Unique works of art including paintings, drawings, photography, pottery, ceramics, woodworks, mixed media, fiber, leather, and jewelry from 60 different artists will be on display. Artists’ booths will be located on Main Street between Fountain Place and Eastgate Lane. Several bands and solo artists are scheduled to play live music throughout the weekend. Performances by Dusty James and Abalone Pearl, Wildhorse Creek Band and Teddy McCready will be on Saturday; with Andy McAllister and The Wayward Mountaineers set to perform Sunday. Free

https://www.cityofwildwood.com/1851/Art-Festival
Wildwood Town Center Plaza (map)
221 Plaza Drive
Wildwood
phone 636-458-0440

Roots and Rhythm: A Tribute to Jazz

Sat., Oct. 20, 7:30 p.m. and Sun., Oct. 21, 3 p.m.

Founder and Artistic Director Ashley L. Tate brings her company of trained classical, contemporary and commercial dancers to The Grandel for a weekend of performance art. Roots and Rhythm is the opening main stage concert for Ashleyliane Dance Company’s 12th season. This show highlights the inventive and exuberant art form that is jazz dance. The pieces explore the swing era, the essence of theatrical jazz, a fusion of vernacular and contemporary dance, and a dash of jazz funk and other percussive “new style” hybrid dance forms. $25

https://www.facebook.com/events/1420768684723113/
Buy Tickets
Grandel Theatre (map)
3610 Grandel Square
St. Louis - Grand Center
phone 314-533-0367
Roots and Rhythm:  A Tribute to Jazz

Go St. Louis Halloween Race

Sun., Oct. 21, 7 a.m.

The Great GO! St. Louis Halloween Race is host to a half marathon, 10K, 5K and 1-mile fun run – with a special Halloween twist!The Halloween fun starts with the Trick-or-Treat 5K! The 5K course will be lined with not only your usual water stops but also candy stops for you to trick or treat along the way. The 10K and half marathon courses have some added adventure as well. As you run through downtown St. Louis you will have to watch out for the Zombie Zone and you might even see the Ghostbusters in action. The fun doesn’t end when the race is over. Get your top of the line finisher’s medal, and head over to the Trick-or-Treat Village to fill up on candy and treats from local business and organizations. For the over-21 crowd, Schlafly will be on site to help you enjoy a post race brew.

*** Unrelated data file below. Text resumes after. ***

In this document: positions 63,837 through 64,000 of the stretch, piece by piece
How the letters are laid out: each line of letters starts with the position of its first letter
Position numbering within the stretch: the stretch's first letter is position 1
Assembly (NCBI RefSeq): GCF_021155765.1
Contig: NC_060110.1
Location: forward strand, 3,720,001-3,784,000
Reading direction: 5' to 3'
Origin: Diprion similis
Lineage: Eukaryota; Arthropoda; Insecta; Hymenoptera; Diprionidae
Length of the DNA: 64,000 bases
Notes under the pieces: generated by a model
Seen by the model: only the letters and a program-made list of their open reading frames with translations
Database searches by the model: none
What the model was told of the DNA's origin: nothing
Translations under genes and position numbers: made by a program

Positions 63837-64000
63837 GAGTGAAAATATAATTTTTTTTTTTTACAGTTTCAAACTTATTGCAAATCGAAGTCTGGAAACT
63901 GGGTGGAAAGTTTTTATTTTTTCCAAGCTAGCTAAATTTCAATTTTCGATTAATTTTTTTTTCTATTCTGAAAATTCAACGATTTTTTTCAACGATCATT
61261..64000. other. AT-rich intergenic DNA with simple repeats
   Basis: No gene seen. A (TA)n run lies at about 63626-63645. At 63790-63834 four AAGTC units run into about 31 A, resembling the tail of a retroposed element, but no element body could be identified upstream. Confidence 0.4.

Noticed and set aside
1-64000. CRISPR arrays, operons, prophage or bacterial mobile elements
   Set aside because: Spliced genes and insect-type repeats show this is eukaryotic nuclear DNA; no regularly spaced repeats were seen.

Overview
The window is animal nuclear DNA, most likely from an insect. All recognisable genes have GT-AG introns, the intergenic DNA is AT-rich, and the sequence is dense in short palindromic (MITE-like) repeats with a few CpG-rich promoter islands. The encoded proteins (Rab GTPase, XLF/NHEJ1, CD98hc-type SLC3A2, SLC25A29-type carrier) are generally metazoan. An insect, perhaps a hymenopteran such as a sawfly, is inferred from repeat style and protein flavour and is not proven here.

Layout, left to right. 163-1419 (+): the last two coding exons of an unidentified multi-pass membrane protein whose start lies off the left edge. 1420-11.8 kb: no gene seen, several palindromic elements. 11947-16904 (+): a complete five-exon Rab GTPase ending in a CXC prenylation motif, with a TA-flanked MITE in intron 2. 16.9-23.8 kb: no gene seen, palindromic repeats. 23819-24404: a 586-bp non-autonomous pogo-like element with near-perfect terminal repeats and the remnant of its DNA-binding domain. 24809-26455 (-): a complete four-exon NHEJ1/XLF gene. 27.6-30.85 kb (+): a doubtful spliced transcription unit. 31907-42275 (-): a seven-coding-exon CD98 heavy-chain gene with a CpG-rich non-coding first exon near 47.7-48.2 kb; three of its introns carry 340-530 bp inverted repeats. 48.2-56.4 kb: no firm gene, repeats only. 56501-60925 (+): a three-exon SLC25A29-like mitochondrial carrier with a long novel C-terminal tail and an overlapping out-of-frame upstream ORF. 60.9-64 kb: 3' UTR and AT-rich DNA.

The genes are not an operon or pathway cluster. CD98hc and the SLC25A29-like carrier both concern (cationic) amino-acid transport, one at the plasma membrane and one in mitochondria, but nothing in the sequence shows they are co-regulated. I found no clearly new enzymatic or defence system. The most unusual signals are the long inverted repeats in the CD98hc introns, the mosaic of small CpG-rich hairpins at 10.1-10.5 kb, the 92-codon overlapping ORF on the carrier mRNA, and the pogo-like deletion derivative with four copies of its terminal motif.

14th St and Market St (map)
14th Street and Market St.
St. Louis - Downtown

St. Louis Lacrosse Fall Classic

Sun., Oct. 21, 9:30 a.m.
uslacrosse.stlmo@gmail.com

The Fall Classic promises a weekend full of lacrosse activities for all ages. Sunday’s culminating event takes place at Harlan C. Hunter Stadium at Lindenwood University where NCAA Division I Boston University (Patriot League) and University of Michigan (Big 10) men’s lacrosse programs face off as opponents for the first time. This is a unique opportunity to see high-level lacrosse showcasing some of the top talent in the country. St. Louis Children’s Hospital benefits $15

http://www.uslacrossechapters.org/stlouismissouri/2018FallClassic.aspx
Buy Tickets
Lindenwood University (map)
209 S. Kingshighway
St. Charles
phone 636-949-4500
St. Louis Lacrosse Fall Classic

Show Me Reptile & Exotics Show

Sun., Oct. 21, 10 a.m.-4:30 p.m.

@ District 9 Hall-Bridgeton, 12365 St. Charles Rock Road Bridgeton, MO 63044
The Show Me Reptile & Exotics Show is one of the largest shows in the region.This is a safe and family friendly event geared to educate and introduce people to reptiles and exotics. This is the best place to purchase and learn with industry leading breeders bringing their knowledge, quality and passion to the show. This is also a great place to go if you already have pets there are also feeders and supplies from quality sources. So bring the whole family out for a great day. vip entry at 830am $0 - $5 kids 12 and under free, first responders and military FREE, all others 5 bucks

http://www.showmesnakes.com/
Machinists Hall (map)
12365 St. Charles Rock Road
Hazelwood/ Bridgeton/ Earth City
phone 314-869-8773
Show Me Reptile & Exotics Show